Dr Didier Chaudet, Research Fellow, Institute for South Asian Studies, National University of Singapore
18 Oct 2012
CIT Auditorium, National University of Singapore Computer Centre (Level 2), 2 Engineering Drive 4, Singapore 117584
10.00 – 11.30am
At the beginning of his lecture, Mr Didier Chaudet set out by revisiting the more commonly used regional categorisations as they pertain to the area under discussion and noted that while these are helpful for analysis, a simplistic definition of what entails ‘Central Asia’ belies the connections between its countries and those outside it. Therefore Mr Chaudet underscored that it was necessary to understand the network of linkages between Afghanistan, Uzbekistan and Iran before one can discuss foreign policy towards any one of the three. Rather than to aggregate these countries into a nebulously defined Central Asia, a foreign policy actor like the EU needs a differentiated policy towards Iran and the region.
Mr Chaudet outlined the connections between Iran and some European countries to reiterate the importance of the EU in taking all these into consideration when framing a collective EU policy. Greece, Italy and other southern European countries enjoy a preferential oil price from Iran. The economic connection between Germany and Iran is strong. Indeed for much of the 1990s, there was critical dialogue between Iran and the Europeans, such as through the 1992 Edinburgh Summit. The EU and Iran even had a human rights dialogue as late as December 2002. All this stemmed from Europe seeing Iran as a force for regional stability.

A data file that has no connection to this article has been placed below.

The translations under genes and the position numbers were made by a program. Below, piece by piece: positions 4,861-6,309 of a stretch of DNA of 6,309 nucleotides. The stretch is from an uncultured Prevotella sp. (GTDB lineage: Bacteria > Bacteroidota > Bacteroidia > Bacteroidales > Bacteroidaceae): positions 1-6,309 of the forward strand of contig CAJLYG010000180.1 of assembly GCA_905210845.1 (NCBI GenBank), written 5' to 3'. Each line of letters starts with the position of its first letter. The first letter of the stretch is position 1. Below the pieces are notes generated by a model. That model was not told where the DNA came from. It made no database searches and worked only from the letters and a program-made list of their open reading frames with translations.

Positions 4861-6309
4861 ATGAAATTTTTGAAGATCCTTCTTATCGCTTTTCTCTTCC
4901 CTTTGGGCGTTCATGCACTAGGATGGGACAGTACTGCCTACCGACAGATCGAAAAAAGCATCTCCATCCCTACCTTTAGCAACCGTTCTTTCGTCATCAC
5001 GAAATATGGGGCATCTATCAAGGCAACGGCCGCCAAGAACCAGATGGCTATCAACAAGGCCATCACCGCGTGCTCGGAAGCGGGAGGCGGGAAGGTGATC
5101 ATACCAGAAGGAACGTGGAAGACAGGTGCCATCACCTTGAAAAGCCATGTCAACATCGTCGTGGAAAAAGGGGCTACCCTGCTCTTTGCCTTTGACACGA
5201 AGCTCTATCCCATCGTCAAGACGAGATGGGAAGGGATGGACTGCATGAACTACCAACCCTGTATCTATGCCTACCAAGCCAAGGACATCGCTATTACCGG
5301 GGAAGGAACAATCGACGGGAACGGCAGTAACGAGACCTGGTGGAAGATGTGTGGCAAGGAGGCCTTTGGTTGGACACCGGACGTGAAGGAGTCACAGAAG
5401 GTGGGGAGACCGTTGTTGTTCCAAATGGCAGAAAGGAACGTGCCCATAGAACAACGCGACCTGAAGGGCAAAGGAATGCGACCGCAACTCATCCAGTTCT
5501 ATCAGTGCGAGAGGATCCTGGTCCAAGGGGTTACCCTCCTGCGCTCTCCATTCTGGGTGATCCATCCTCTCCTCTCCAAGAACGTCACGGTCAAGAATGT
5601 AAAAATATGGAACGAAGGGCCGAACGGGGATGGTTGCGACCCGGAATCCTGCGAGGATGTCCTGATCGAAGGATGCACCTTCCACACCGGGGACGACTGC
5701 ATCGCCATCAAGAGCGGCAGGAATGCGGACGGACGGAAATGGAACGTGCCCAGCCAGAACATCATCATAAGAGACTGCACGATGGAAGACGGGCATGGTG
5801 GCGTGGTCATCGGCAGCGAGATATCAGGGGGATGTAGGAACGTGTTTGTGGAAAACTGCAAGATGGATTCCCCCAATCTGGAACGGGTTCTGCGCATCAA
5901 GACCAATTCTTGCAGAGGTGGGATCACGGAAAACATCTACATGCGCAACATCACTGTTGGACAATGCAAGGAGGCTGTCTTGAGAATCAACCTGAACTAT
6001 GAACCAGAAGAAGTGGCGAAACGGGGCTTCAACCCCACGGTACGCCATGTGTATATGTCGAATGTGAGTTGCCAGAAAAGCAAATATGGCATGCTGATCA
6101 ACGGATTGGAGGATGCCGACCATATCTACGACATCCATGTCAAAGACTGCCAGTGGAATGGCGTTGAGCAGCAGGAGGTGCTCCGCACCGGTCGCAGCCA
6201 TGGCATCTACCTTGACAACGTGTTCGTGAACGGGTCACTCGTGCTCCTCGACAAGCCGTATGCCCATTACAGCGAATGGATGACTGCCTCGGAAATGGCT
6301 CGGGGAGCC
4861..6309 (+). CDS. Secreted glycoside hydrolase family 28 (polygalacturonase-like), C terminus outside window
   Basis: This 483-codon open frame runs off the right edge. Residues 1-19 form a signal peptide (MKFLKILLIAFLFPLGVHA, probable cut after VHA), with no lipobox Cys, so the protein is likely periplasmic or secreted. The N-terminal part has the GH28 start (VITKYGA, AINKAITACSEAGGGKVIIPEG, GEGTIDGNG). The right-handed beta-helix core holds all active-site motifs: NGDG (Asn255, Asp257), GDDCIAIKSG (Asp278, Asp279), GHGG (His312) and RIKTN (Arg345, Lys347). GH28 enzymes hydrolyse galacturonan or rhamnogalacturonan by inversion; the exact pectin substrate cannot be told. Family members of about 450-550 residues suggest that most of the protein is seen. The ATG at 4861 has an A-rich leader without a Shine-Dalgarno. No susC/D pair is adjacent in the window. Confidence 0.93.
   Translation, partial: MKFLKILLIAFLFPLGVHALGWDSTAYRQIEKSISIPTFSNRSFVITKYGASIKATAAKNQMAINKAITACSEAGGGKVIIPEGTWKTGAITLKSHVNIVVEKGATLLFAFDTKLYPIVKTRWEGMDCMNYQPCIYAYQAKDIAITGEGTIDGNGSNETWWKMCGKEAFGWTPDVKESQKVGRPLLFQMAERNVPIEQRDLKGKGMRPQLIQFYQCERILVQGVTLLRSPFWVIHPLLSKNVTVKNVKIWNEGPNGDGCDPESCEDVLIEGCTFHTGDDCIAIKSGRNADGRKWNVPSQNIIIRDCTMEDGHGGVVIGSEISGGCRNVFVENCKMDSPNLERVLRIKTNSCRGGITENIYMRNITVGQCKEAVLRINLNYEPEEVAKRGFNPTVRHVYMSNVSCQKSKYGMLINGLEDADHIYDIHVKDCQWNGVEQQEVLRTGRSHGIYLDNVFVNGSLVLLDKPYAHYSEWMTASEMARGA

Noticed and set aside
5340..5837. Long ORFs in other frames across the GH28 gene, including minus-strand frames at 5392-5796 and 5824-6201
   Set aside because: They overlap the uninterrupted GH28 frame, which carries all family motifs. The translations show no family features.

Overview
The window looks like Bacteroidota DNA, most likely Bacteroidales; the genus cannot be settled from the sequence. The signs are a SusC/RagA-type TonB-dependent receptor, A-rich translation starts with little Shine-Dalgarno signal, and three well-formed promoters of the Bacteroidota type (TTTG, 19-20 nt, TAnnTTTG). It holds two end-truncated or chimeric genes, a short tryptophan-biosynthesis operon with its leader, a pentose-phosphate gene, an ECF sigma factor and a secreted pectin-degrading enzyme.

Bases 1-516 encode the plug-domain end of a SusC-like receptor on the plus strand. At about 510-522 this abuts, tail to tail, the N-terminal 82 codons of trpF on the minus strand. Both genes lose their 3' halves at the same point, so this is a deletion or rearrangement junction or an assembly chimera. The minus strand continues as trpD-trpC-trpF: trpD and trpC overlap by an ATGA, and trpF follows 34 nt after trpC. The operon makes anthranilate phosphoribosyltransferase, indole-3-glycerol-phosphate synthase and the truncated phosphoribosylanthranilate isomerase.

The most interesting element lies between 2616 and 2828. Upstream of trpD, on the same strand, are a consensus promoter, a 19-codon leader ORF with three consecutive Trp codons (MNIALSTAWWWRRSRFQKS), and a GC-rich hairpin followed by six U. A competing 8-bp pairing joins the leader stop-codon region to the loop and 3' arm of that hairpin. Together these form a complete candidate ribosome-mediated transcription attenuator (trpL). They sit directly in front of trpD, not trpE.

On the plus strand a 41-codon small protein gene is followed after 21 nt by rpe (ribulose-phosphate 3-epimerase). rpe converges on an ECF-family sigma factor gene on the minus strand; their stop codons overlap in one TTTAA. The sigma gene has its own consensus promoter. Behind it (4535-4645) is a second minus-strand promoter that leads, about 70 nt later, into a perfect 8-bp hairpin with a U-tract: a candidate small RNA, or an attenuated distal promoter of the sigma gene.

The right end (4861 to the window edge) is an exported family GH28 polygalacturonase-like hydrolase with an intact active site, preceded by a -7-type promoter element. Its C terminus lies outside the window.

During the course of the 2000s however, the Iran-EU relationship gradually fell apart. It had its origins in the ‘Cold Peace’ period of 1997, in which a German court verdict on the ’Mykonos trial’, relating to the assassination of Iranian-Kurdish politicians in Berlin, struck a raw nerve with Tehran. The US started to take a more aggressive position towards Iran on nuclear proliferation, and the EU countries followed suit. The UK announced its boycott of Iranian oil in November 2011; two months later, EU foreign ministers followed, showing a ‘reactive’ rather than ‘innovative’ EU foreign policy. Yet it is the Mediterranean countries of the EU, for instance, that would ‘pay the price’ for ongoing sanctions on Iran.
A similar overshadowing of EU interest can be seen in Afghanistan, according to Mr Chaudet. The counter-narcotics effort in Afghanistan should be paramount to European countries as this is the primary source of drugs in Europe. The EU has been active since the 1980s in supporting Afghan stability and law and order through generous aid. However, after the US invasion of Afghanistan, the country has been severely destabilised, reversing the initial victory of the Americans. There is now less appetite on the part of the EU, due to the euro zone sovereign debt crises, to contribute towards counter-narcotics efforts in Afghanistan.
Neighbouring Uzbekistan is critical to stability in Afghanistan itself. Yet the EU is an ‘auxiliary’ to the US in Central Asia, according to Mr Chaudet, in their common, undifferentiated policy towards the region. The EU imposed sanctions (now lifted) on Uzbekistan after the events in Andijan in 2005 where troops fired into a crowd of protestors. The EU’s Central Asian Strategy can only work in Uzbekistan if Tashkent and Brussels give priorities to reforms towards good governance.
In conclusion, Mr Chaudet highlighted the importance of the EU having a more independent policy with its own vision and cultivating EU diplomacy as a bridge between different actors in Central Asia.